The European Parliament (EP) has awarded the Sakharov Prize for Freedom of Thought to Jina Amini and the Jin Jiyan Azadi movement.
Jina Mahsa Amini, who was arrested in Tehran, the capital of Iran, for not wearing a headscarf, could not withstand the torture she was subjected to and died. Amini’s death prompted millions of people to take to the streets across the country. The Sakharov Prize, which has been awarded since 1988, was then presented to her family on behalf of Jina Amini.
On 13 December, Salih Nikbeht, lawyer for the women’s movement, and women’s rights activists Efsun Najafi and Mersedeh Shahinkar attended the ceremony in Strasbourg.
Speaking to the press before the award ceremony, EP President R. Metsola said: “This award is a tribute to all the brave and defiant women, men and young people in Iran who, despite increasing repression, continue to fight for their rights and push for change. The European Parliament hears and supports you. You are not alone,” he said.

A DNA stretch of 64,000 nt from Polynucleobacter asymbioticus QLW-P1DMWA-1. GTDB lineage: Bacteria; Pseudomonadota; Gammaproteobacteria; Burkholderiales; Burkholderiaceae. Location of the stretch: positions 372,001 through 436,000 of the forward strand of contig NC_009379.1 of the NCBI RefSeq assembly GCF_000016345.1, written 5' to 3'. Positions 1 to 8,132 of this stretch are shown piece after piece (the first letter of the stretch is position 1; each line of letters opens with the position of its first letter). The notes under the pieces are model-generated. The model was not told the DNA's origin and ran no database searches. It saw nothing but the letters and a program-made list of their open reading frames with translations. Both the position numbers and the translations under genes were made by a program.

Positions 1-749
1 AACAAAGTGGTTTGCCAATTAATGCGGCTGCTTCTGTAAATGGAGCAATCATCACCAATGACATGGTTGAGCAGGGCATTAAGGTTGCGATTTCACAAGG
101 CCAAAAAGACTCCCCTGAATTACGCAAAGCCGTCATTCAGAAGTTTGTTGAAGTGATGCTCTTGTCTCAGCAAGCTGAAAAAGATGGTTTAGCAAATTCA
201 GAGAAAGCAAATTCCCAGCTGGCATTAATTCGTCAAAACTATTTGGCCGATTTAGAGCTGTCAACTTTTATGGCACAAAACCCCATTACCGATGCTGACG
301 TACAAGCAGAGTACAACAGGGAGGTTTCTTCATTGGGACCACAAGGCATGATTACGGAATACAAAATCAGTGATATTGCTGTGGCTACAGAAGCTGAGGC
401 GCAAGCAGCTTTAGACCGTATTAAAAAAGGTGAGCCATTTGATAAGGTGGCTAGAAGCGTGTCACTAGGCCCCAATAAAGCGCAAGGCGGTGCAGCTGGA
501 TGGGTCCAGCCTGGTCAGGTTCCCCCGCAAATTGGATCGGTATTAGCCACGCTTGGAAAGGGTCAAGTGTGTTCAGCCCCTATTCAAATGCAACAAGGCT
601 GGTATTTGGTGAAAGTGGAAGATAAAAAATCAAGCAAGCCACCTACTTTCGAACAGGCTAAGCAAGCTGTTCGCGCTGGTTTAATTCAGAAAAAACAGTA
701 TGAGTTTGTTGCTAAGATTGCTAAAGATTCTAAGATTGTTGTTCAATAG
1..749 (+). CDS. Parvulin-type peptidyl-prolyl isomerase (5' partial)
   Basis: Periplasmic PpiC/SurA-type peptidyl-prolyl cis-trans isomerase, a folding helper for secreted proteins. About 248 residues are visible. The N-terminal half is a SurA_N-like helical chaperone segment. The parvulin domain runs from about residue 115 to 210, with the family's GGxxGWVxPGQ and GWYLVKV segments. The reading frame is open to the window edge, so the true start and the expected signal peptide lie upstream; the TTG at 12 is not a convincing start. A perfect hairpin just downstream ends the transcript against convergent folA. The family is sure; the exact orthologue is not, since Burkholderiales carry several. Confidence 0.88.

Meanwhile, this year’s Nobel Peace Prize was awarded to Nergis Mohammadi, a campaigner against the oppression of women in Iran who was arrested after the Mahsa Amini protests.
The Sakharov Prize is named after the Russian scientist and dissident Andrei Sakharov. In 1975, Sakharov was awarded the Nobel Peace Prize for his efforts to promote human rights worldwide. He is best known for his political activism for individual freedoms, human rights, civil liberties and reforms in Russia.